He also of course memorably appears in The Godfather (1972).  He has a great smug look to him, and his Italianate glare made him popular as a gangster in many roles.
"A woman dresses for a man — you dress for me — go and put on something white."  This is one of these movies which was written hard-boiled and came out even tougher.  The writer in question was Philip Yordan, who was still chipping away at it into the 1990s — for which see the equally noirishly titled  Dead Girls Don't Tango (1992).
The Big Combo is in many aspects a police procedural, but there are so many noir aspects sneaking in at the sides, that it rises over that genre.  It’s sadistic, and is dramatically lit with emphasis on the dark and the light.  It has a tough tone and the hero is so flawed as to be near villainous — certainly he has an unhealthy obsession.

So there is a level of Freudian simplicity to good film noir like this, a punitive tragedy, or something harsh perhaps.  To this end a clinical definition of Freudian paranoia is helpful — properly referring to delusions of self-importance or persecution, as opposed to the gentler and wide ranging all-pervading paranoia we are used to describing today.  The paranoia delivered in The Big Combo does work however. 

Nobody knows what The Big Combo does - but it's something like this.
Even though we don’t know what Mr Brown’s crime organisation really does, we do know that it is perpetuated through an illusion which brown orchestrates and maintains.  The cop, played by Richard Conte is paranoid — obsessed with catching a criminal that the rest of the force don’t seem that bothered about, and haphazard as he tries to link together scraps of information in nailing his opponent.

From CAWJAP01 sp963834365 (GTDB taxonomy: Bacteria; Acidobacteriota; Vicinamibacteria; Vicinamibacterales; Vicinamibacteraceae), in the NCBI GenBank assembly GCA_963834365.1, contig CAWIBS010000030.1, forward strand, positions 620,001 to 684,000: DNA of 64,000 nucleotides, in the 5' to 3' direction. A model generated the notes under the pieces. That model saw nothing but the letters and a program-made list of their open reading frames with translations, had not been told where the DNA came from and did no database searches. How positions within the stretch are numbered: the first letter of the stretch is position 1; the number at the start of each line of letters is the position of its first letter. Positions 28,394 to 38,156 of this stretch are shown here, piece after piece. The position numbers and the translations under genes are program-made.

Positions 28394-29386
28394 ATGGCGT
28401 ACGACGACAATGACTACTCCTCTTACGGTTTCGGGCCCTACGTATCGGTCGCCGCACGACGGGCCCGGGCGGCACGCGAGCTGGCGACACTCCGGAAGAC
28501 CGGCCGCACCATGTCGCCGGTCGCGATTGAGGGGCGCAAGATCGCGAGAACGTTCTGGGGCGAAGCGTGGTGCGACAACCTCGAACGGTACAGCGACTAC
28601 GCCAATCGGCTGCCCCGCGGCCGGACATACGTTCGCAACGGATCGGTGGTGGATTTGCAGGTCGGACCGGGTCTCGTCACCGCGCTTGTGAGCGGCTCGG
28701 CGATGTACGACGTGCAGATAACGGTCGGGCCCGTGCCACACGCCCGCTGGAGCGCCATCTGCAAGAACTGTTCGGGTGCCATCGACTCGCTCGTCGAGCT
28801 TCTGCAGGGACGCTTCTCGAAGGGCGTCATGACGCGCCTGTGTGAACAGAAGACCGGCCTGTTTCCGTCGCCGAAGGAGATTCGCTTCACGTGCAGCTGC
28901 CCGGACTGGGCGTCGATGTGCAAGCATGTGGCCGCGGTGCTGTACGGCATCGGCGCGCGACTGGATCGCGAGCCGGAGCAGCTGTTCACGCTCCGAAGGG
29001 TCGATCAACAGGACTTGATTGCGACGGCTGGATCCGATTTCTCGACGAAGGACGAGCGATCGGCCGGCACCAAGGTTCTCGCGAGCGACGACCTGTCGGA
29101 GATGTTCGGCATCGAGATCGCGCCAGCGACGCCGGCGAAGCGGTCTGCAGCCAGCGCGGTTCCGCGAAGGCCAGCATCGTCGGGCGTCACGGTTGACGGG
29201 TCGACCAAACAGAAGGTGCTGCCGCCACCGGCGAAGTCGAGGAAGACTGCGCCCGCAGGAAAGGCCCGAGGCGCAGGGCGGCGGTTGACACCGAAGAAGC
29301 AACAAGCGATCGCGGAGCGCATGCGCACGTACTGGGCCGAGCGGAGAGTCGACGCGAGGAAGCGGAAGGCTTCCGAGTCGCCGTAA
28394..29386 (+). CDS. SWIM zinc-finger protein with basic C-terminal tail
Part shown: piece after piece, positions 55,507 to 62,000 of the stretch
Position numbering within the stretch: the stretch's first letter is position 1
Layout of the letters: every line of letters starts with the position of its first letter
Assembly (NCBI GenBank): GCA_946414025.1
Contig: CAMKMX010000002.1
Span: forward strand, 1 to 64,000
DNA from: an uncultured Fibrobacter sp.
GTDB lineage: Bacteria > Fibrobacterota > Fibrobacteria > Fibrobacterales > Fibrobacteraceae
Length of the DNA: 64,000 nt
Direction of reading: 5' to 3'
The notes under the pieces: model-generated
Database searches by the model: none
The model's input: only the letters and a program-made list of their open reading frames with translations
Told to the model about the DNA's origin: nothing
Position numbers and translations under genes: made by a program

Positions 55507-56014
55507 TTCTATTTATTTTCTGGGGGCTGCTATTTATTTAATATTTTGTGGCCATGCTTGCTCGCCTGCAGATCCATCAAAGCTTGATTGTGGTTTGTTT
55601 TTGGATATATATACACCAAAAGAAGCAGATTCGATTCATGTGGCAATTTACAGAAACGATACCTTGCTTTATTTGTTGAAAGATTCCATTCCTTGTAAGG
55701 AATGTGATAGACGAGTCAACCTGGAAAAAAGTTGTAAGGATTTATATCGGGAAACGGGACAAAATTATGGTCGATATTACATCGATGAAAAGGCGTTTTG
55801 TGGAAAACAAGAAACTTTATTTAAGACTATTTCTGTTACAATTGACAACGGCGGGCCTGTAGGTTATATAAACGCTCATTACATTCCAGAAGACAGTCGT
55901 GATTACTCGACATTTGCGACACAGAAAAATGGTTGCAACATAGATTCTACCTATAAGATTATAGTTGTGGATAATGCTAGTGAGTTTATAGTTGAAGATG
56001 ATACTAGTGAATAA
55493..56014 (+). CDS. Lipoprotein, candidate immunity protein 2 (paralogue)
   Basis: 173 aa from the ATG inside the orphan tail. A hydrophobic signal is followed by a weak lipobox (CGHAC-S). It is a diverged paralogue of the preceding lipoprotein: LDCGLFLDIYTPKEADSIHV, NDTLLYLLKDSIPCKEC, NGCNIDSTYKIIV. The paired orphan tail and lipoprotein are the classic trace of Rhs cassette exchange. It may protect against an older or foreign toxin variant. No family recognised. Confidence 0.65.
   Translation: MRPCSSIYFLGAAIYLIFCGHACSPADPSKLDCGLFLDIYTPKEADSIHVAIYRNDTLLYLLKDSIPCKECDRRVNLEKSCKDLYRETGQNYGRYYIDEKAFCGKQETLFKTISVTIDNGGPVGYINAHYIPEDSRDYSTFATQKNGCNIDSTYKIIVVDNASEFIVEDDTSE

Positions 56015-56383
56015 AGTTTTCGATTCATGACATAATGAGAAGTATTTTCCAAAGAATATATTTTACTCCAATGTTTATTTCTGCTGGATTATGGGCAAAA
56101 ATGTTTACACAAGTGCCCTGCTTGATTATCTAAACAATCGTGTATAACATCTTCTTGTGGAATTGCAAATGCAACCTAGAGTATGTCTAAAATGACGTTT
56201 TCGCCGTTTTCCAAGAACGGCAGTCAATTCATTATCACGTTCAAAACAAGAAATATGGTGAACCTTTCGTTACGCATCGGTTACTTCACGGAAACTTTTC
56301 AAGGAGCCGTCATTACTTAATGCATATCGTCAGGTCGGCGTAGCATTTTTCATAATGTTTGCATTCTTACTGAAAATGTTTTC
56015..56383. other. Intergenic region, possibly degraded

Cornel Wilde does have an occasional girlfriend, but he shows no interest in her, and instead a half interest in the crime boss’ girlfriend, so a suppressed homosexual desire is readable into the cop / criminal relationship.  Mingo and Fante are also the most clearly homosexual characters in noir, especially as they sleep in the same room, and tend to care for each other in their rough way.
Director Joseph Lewis is credited with more than one noir — Gun Crazy, Lady Without Passport (1950) and Cry of the Hunted (1953).  Allied Artists, the studio that made The Big Combo did well to adjust to the post 1948 world in which the studio system was being closed down.

Although the studio had done deals with some big names such as Billy Wilder, Humphrey Bogart and John Huston, it couldn’t afford to make A-pictures, so tended to stick to the newer exploitation market, which attracted a youthful audience with controversial themes.
Here it comes: a controversial move.

One of those themes is the by now dated attempt to portray something akin to oral sex.  Cornel Wilde, the rather flat hero of The Big Combo was married to Jean Wallace, who at one point is smothered in kisses by the crime boss played by Richard Conte.  He kisses her from behind and then lowers himself out of shot, while Jean Wallace pants at the camera.  This was shot while Cornel Wilde was sent off to watch some rushes, but when he saw it, he was extremely angry, and apparently never forgave her.
But Cornel Wilde’s protest fell on deaf ears.

The director asked him "show what I have done?" arguing that anybody capable of reading the scene as oral sex would not be shocked and those who were not capable of making the connection would be safe.

Director Joseph Lewis was also called before the Production Code committee to explain the shot — one of the committee boldly stating:

"This filth showing a guy going down on a woman is not for the American audience."
Lewis butched it out however and replied: "That wasn’t my intention at all… if you want to imagine this, that’s up to you. But you never saw him kiss that girl below the neck."

The censor demanded to know where Conte was supposed to have gone when he slid out of shot, and director Lewis answered him: ‘How the hell do I know?  What does an actor do when you move in on a close up of someone else? Go sit down somewhere, I guess.’

Thus, The Big Combo is pretty much hack work, offering sexual suggestiveness and criminal violence, packaged in a noir aesthetic, and it wasn’t that well received either.  The New York Times (26 March 1955) said:
Even with the combo of a capable cast and the kernel of a provocative plot, the result is a shrill, clumsy and rather old-fashioned crime melodrama with all hands pulling in opposite directions.
I suggest that they take another view. Clumsy, I may afford them, but time has told none other story than the one which ends with the line: 'The Big Combo is a classic.'